I just finished reading “Marriott’s New Host” in Forbes July 15, 2013 edition, by Halah Touryalai. Since its startup in 1927 as a root beer stand, the Marriott chain has been governed exclusively by the Marriott family. John Willard Marriott was the founding father, and now his 81 year old son, John Willard “Bill” Marriott, after 40 years of leadership, is passing the reins to an outsider, Arne Sorenson.
How does this relate to my business?
In itself, this is a very interesting story, yet you may not see the relevance it has to your business. To demonstrate how a hotel chain management can benefit your business, let’s go over some stats from the article.
- The Marriott holds title to only 10 properties, yet it controls 3800 properties
- The Marriott portfolio is valued at approximately $150 billion
- They almost tripled their profit from 2011 to 2012, netting $571 million on $11.8 billion of sales
- They basically have no products – just customer service
- Its fees are unusually high – 3% of sales and 25% of profit
- For six decades their stock has returned 15%+ annual returns to its stock holders
- Revenue generated per room (the most meaningful hotel metric) is one of the highest in the industry
- Sorenson is targeting the Generation X and Millennials
- The new hotels lobbies are gathering rooms that are modern, clean, offer free wi-fi, and have communal tables that lend towards interacting with others
- They are governed by procedures
- They empower their associates, who take care of customers, who keep returning
How does a hotel brand control over 3800 properties and command a huge royalty?
Because they are dedicated to creating, teaching, and following procedures. Processes are not a sideline for them. They could not run without them, and they couldn’t create profit if it weren’t for having great procedures.
How detailed are the Marriott’s processes?
In a word, very. Ms. Touryalai describes some of the 66 steps to clean a guest room – in under 30 minutes:
- Always knock three times before entering a room.
- Place clean fitted sheets on the nightstand.
- Strip the bed, and use dirty fitted sheet as a package for the rest.
- Inspect bed for stains.
- Smooth out mattress pad.
- Place clean fitted sheet on right side of bed, and start with top corner, move to bottom right corner and cover in a clockwise progression.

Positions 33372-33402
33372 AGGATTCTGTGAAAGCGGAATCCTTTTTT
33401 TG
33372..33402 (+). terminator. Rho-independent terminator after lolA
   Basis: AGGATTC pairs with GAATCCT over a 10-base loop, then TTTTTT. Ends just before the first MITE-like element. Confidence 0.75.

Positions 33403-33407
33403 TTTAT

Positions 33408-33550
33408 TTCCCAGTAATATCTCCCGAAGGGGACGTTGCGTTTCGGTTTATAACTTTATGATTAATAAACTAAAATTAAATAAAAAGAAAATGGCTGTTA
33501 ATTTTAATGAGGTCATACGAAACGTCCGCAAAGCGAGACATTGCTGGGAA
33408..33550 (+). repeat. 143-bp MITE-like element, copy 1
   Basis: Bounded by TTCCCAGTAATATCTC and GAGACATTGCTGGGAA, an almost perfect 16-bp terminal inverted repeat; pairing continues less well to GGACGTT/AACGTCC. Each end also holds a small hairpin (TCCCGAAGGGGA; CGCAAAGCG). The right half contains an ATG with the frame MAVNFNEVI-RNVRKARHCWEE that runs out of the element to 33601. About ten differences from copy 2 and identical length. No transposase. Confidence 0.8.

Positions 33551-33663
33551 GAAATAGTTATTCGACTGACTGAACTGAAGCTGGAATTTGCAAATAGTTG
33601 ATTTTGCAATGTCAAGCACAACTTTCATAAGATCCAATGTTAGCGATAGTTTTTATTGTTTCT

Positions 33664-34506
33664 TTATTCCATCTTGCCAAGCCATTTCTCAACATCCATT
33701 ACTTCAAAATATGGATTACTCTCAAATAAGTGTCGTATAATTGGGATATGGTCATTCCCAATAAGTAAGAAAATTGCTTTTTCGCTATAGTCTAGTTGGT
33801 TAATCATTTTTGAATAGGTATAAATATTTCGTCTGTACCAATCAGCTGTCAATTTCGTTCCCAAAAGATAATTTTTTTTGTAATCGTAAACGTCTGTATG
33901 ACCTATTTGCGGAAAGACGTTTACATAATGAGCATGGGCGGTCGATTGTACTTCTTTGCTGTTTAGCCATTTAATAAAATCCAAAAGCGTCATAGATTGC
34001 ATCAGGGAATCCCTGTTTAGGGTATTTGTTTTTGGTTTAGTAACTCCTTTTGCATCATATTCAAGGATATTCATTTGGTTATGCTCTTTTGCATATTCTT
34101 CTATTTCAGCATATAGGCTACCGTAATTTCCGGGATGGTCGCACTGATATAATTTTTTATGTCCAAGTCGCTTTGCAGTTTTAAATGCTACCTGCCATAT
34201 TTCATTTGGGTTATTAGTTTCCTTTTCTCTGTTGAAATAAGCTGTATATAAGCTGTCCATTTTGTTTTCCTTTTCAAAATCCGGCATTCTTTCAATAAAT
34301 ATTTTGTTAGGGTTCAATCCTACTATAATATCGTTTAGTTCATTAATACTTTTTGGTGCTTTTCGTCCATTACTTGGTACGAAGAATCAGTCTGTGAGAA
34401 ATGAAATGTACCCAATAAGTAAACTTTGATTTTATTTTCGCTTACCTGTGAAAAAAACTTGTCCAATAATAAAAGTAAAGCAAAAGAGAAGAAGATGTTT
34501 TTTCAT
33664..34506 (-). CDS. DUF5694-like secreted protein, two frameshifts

- Do not “billow” sheets in order to prevent tired arms.
- When cleaning a nightstand, first wipe lamp base and shade and then the stand’s surfaces and drawers, including inside.
- Use the yellow rag with all-purpose spray in the yellow bottle.
- Wipe the nightstand’s glass top with a blue rag, using the blue bottle.
- Wipe the phone and clock. The telephone’s handset and faceplate should be wiped clean and free of marks. The cord must be bound neatly.
- Check that the alarm clock works and that it is set to the correct time. Make sure the alarm is off…
This may seem excessive, but once in place, everyone knows exactly what to do to get the required results.
How detailed are your procedures?
Have you written them down? Are they just in your head? Does everyone in your company know about them? And lastly, and possibly most important, are you improving them?
I’ve seen many companies who continue to listen to their clients and improve their procedures. Those companies invariably are on the cutting edge and way out in front of the competition. They can command higher prices because they have a higher perceived value. They become the remodeling company that everyone wants to hire. Their clients love to boast that they can afford the best.
How could detailed instructions for your staff and crews help make you the contractor of choice?
How could it reduce customer complaints?
How could it lower your ever-increasing liability as you grow?
A few final thoughts
As we look over the bulleted points above, how are you changing the way you sell? Are you selling to the right market? Should you look at other markets? Are you selling the right product for your targeted audience?
Don’t be afraid to study and copy your competition. Just make sure you improve on what they do.
Creating procedures is like making an investment in your company. Every process you put in place makes your business more valuable. And with a system in place, you will be able to pass your business on to your family or sell it.
Everything is changing at a rapid pace. The recession, although mostly over, left us with an even more altered business environment than usual. It was like a hurricane that stirs up the ocean floor and changes everything – habitats, landscapes, and food sources. Now that you’ve experienced how your business landscape has been modified, how will you change to accommodate it? Resolve to be obsessed with processes and take note of how your staff, clients, and bottom line react.
This article was written by Randall S. Soules, writer, remodeling coach, advisor, educator, and creator of the Scientific Remodeling System. The Scientific Remodeling System will show you easier ways to advance your business, raise your profits, and improve your life, through the use of superior remodeling processes. If you would like to learn more about this eCourse and all of the forms and contracts available to Premium Members, click here. You are free to reprint or copy this article to your blog, newsletter, staff, etc. as long as the article is shown in its entirety and has a live link to RemodelerBiz.ScientificRemodelingSystem.com.
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